• Use text in header formatted with CSS rather than with a large image, to give search engine spiders just a bit more text to consume. Upper left coat of arms/logo isn’t clickable; that would be the most natural spot to expect a link to the home page, similar to how a logo would be used on a traditional site. The rest of the banner is linked to the homepage, which is always a good idea. That is, except on the homepage itself, where this link is redundant.
  • The site search engine doesn’t provide an explanation when zero search results; it’s just blank.
  • Javascript mouseover – American Catholic liked it, but I wonder if this would get annoying after a while. For some navigation items, it gives you extra information; perhaps this could be done with the title attribute instead to get a tool tip. In other cases, the message mentions a permanent link and then lists a very long blog-style URL with several hyphenated words; but if you try to click, the box disappears; and the URLs are too long to remember. And all your URLs should be permanent anyway. It’s also inconsistent–for the site map, the subcategories get the box treatment, but not the main categories.
  • Publication titles are underlined, giving the false impression that they are hyperlinks. Bold, italics or quotation marks would make for clearer formatting.
  • Bottom navigation looks like the top navigation, but none of these boxes are clickable…oh wait, the sixth one is and gets a popup box–but the credits link next to it doesn’t Maybe the designers felt modest! (They should be proud.)stmaryssc2.gif

St. Mary’s of Greenville is a great looking site with a winning design and many elements you’ll want to consider for your parish or church website. What lesson did you learn?

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6 thoughts on “Take a Page from St. Mary’s of Greenville, SC

  1. Thank you for all you wonderful words concerning the St. Mary’s website that I re-designed and constructed on my own last summer.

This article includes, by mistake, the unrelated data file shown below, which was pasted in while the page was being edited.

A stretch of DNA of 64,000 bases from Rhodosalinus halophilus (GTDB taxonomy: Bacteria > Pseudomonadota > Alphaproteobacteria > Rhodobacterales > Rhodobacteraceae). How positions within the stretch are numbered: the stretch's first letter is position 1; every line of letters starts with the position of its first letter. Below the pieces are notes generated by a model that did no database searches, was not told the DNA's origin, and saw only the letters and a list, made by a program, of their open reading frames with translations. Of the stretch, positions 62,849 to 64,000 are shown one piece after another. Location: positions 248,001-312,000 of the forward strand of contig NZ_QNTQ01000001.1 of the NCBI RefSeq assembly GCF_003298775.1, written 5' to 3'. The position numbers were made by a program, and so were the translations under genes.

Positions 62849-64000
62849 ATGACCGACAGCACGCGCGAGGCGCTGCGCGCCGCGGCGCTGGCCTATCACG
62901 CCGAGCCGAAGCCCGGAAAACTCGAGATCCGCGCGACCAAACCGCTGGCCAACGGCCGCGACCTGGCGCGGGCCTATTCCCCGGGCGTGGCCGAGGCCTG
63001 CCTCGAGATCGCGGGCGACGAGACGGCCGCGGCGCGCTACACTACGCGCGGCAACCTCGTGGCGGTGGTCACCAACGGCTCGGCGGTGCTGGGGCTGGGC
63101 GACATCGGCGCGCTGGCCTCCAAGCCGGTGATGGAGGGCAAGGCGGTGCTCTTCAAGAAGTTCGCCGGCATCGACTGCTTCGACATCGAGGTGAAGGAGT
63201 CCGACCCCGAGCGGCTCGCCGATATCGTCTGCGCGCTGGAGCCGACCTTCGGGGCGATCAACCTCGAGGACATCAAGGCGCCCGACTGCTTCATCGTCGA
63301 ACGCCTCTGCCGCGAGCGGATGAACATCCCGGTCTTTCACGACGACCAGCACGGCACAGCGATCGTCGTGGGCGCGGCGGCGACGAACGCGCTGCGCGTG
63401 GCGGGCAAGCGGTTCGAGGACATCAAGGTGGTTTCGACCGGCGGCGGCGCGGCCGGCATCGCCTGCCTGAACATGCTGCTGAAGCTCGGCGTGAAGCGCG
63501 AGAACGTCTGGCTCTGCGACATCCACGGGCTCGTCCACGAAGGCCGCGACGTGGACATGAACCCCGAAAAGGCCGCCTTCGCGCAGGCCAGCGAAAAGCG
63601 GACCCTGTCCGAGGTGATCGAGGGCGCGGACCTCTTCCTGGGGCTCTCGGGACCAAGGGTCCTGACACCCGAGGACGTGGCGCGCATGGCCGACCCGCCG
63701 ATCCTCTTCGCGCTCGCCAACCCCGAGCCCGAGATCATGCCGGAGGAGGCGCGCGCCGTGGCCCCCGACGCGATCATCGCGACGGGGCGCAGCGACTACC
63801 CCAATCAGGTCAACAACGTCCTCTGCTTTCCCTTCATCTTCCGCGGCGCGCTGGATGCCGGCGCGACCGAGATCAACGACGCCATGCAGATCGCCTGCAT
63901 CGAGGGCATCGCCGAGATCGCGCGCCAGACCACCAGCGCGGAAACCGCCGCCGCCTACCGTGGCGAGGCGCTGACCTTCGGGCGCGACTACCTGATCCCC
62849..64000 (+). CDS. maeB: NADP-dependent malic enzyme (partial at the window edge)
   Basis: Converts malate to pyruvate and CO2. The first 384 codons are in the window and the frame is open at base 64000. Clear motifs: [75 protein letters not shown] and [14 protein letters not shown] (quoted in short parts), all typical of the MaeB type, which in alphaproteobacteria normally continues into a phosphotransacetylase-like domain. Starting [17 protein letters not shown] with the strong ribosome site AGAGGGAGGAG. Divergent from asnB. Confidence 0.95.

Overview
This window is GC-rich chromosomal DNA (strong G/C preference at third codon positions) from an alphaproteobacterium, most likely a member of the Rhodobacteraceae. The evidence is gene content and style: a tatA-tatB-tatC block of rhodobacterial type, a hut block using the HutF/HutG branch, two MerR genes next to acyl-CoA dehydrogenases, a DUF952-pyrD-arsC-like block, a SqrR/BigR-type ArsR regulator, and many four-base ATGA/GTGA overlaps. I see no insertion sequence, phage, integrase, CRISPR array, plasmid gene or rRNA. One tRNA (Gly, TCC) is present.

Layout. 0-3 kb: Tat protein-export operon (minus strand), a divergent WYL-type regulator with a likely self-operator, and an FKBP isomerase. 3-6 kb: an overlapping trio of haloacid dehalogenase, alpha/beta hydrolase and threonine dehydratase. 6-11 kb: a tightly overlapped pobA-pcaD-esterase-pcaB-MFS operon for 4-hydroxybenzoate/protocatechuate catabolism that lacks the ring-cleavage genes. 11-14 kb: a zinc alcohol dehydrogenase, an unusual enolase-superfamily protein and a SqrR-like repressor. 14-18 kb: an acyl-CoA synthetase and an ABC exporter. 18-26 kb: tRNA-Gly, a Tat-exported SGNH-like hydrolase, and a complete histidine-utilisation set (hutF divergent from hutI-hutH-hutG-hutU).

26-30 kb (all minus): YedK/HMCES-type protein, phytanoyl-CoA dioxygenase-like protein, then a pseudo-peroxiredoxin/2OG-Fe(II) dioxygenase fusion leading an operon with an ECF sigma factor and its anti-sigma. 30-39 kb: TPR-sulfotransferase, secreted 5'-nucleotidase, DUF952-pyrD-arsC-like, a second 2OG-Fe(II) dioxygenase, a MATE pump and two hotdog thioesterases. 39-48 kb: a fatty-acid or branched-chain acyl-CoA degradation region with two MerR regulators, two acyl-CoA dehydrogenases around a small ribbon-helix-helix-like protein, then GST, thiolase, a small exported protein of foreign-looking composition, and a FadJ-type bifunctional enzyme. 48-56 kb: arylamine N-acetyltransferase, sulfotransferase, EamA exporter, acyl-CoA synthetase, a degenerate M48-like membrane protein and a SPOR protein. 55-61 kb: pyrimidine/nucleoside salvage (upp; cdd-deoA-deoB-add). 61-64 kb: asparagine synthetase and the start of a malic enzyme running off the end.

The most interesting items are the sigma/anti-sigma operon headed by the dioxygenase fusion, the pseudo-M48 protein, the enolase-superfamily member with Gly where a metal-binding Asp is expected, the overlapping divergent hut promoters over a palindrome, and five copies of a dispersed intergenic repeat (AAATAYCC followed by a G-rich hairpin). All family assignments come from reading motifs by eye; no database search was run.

I will look into allowing for text size adjustments; you are the first of our many visitors to make such a request but it is a good one. When I get a free moment or two I’ll work on building this into the site.

    My main reason for posting a reply is to address you gripe concerning only a PDF version of our entire bulletin on-line. I feel that I need to clarify why we do what we do at St. Mary’s of Greenville, SC so that your readers understand our decision. Three years ago we used to post the entire bulletin on-line in HTML. However, this process was time consuming and the main people who maintain the site were getting cramped for time. Thus, I compromised with them and we decided to post the HTML and PDF version for one year and track both using a web analyzing program. At the end of the year it was unanimous that our faithful visitors preferred PDFs over the HTML version ten to one. Thus, we decided to do away with the HTML version of the bulletin so that we could focus on keeping other parts of the site up-to-date and free up some of the weekly maintenance. I hope that sheds some light on why we do what we do. Lastly, I always use web analytic software to help make judgment calls for any website and encourage others to do so as well. I understand that while our visitors do not prefer an HTML bulletin other parishes could have visitors that do.

    Again, thank you for your kind words and we’ll take your review into consideration as we move forward with our site to help make it a better experience for all visitors to our on-line home.

    Best Regards,
    Nate Hanna

  2. Nate,

    Thank you for the thoughtful response. Testing with your users and making data-driven decisions is a smart way to go. Keep up the terrific work you’re doing at St. Mary’s.

    At my parish, we tried the dual HTML and PDF options long ago, with HTML winning out.

    Anyone else out there care to share their experience offering PDF and/or HTML versions of their bulletins or newsletters?

  3. Who knows, maybe Adobe has a satellite office nearby?!

    If you put up a page with two columns of links–one HTML and one PDF–and the HTML pages try to mimic a multi-column printout with unusual fonts, then PDFs might be a popular choice. Using a redirect, though, clicking on “bulletins” should lead to a cleanly formatted HTML page with the latest bulletin rather than a calendar of links. At this point you’ve saved users a click and they can immediately start reading. Now they don’t have to even worry about which format to click.

    Gerry McGovern chimes in on PDFs, too: